Tag Archives: Religion

Jesus’ life: inspired and scientific

Ours is a world of immense complexity and confounding questions. Mankind’s devotion to science and to religion reveals our deep desire to make sense of it all.

Science and faith have revealed otherly realms normally unobservable to our physical senses.  Both have uncovered universes we never knew existed. From the macro to the micro, our accumulated knowledge has yielded information and wisdom which have partially tamed the physical universe and freed us somewhat from the bonds of materiality.

“You will experience for yourselves the truth, and the truth will free you.” Jesus’ statement uttered over two millennia ago is the impulse for the theology he taught. It also happens to be the underpinning of all scientific enterprise. Revealing fundamental truth is the incentive of religion and scientific endeavor. The resulting discernment encourages freedom to express mastery over life’s perplexities.

Jesus’ life was divinely inspired. His service to God, love of mankind, and unrelenting reliance on an infinite wisdom he referred to as “my Father” is obvious and recorded in Scripture for the ages.

At the same time Jesus’ life was profoundly scientific. How so?   Read more…

Is spirituality good for your health?

Religion and spirituality have often been viewed in medicine as largely irrelevant, even conflicting with care. That impression is changing according to Dr. Harold Koenig, Director of the Center for Spirituality, Theology and Health at Duke University.  He has studied the links between health and spirituality for nearly 30 years.

Faith and healing went hand-in-hand until the Freud era in the mid-20th century says Koenig who addressed health professionals and students over a two day period at the Cleveland Clinic last week.  Freud’s negative take on religion has had a major impact on the health profession ever since.

In his introductory remarks, Dennis Kenny, Director of Spiritual Care at the clinic commented that Koenig has “blown off the doors” in this field of study and has initiated a dialog among health experts about the influence of spirituality on patient outcomes.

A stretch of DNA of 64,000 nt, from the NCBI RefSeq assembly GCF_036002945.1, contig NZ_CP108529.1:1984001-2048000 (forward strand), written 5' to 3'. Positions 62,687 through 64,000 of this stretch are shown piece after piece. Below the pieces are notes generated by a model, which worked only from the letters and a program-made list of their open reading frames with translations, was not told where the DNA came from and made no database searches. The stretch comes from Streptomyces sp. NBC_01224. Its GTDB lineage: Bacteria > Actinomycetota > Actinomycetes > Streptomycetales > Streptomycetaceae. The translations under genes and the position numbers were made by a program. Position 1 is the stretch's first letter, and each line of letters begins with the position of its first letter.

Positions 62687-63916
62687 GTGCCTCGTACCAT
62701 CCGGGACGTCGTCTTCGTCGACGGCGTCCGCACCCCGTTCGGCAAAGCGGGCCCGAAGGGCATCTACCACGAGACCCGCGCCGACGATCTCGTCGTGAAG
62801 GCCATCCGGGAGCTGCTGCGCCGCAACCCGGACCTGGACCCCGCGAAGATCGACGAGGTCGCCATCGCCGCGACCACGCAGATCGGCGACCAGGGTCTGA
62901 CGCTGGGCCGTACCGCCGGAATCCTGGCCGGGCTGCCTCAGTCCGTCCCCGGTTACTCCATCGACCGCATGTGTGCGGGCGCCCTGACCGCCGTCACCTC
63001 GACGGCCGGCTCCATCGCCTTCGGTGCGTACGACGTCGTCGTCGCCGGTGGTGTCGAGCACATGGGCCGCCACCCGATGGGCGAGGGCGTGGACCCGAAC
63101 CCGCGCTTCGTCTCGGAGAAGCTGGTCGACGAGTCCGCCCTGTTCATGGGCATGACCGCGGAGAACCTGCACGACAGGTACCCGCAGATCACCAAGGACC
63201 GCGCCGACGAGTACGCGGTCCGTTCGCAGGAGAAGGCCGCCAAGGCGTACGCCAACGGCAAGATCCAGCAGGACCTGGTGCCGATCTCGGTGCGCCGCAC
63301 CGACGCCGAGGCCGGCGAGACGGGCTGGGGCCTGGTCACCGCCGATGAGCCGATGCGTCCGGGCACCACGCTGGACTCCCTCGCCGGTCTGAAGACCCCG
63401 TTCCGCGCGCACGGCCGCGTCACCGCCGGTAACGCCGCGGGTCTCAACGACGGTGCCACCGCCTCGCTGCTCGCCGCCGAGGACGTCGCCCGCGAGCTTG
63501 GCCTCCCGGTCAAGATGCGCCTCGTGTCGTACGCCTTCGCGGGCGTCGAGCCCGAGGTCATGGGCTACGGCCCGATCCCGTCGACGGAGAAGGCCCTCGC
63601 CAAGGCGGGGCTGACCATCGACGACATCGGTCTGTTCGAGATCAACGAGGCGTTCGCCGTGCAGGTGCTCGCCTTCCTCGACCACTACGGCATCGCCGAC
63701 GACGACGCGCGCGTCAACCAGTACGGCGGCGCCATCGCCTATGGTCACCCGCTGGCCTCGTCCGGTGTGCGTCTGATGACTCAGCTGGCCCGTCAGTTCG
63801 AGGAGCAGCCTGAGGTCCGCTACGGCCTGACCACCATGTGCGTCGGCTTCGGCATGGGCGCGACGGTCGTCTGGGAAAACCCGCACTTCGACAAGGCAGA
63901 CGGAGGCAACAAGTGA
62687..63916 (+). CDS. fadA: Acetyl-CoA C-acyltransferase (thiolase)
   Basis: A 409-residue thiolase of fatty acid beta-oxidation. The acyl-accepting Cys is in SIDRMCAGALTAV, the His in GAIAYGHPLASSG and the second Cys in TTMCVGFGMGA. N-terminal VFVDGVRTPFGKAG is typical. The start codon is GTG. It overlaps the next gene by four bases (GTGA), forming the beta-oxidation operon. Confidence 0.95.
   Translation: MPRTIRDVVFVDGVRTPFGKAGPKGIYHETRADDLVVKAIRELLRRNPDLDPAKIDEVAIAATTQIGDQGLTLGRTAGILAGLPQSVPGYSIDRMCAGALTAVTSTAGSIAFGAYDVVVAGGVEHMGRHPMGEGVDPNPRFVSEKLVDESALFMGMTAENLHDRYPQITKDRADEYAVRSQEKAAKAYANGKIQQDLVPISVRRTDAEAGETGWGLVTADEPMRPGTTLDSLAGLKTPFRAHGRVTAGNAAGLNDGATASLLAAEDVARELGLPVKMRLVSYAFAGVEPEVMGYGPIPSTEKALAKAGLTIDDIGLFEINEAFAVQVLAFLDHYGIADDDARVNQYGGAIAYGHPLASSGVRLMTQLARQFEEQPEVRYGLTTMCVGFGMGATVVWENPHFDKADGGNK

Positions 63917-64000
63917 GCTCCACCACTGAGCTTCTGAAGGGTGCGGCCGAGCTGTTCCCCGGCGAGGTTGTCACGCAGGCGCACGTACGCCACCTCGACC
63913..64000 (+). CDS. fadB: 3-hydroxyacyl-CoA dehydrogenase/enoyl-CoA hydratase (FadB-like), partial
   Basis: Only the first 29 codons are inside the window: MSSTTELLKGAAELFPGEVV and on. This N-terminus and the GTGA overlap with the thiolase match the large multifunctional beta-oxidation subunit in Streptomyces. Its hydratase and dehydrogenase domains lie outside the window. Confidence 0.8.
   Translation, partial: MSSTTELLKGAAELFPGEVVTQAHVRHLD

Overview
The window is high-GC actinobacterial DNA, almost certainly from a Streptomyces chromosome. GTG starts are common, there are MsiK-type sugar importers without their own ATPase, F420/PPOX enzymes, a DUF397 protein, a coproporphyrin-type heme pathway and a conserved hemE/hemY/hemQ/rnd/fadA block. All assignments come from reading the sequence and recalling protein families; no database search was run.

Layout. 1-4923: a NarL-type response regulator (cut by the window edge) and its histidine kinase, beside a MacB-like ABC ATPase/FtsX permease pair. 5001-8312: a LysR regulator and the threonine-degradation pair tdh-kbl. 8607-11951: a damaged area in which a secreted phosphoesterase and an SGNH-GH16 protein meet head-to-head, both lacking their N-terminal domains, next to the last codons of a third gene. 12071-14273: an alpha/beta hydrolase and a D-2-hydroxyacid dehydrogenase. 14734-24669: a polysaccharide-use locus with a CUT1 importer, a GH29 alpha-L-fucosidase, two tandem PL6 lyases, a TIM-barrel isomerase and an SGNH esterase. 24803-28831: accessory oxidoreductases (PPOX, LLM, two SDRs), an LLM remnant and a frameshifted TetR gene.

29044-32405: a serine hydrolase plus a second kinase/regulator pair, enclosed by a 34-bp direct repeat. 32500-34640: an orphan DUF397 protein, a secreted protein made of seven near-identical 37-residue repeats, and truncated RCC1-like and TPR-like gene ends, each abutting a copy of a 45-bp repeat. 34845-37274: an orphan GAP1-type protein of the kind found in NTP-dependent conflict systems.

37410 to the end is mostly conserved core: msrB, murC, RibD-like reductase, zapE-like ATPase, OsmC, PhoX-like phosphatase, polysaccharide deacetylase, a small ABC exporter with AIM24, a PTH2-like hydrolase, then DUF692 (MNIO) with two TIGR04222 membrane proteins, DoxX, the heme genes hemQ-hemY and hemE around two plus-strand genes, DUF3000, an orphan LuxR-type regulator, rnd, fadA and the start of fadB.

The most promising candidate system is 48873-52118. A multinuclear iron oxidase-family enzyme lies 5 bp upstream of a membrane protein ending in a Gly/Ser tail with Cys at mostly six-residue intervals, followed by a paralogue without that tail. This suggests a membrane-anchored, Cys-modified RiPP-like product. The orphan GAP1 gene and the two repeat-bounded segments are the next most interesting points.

There is resurgence in the interest of the health/spirituality connection.  Of the 3000+ quantitative original data-based studies ever done in this area, two-thirds have occurred in the last ten years.  A majority of the research points to a positive relationship between spirituality and health according to Koenig.

Here are a few of the findings:

Well-Being: Of the 326 quantitative studies examining the relationships between religion/spirituality and well-being, 256 (79 percent) found greater happiness and satisfaction with life in those individuals who were more spiritual.

Mental health:  In the 444 studies investigating the relationships between spirituality and depression (the leading cause of disability in the world since the 1990s), 272 (61 percent) found less depression, faster remission, or a reduction in depression severity in response to an inclusion of a religious/spirituality component.

Heart disease: Of the 19 studies exploring the association between spirituality and coronary artery disease, 12 (63 percent) reported significant inverse relationships.

Longevity:  Among studies with more rigorous methodology, 13 of 17 (76 percent) found that religion/spirituality predicted greater longevity.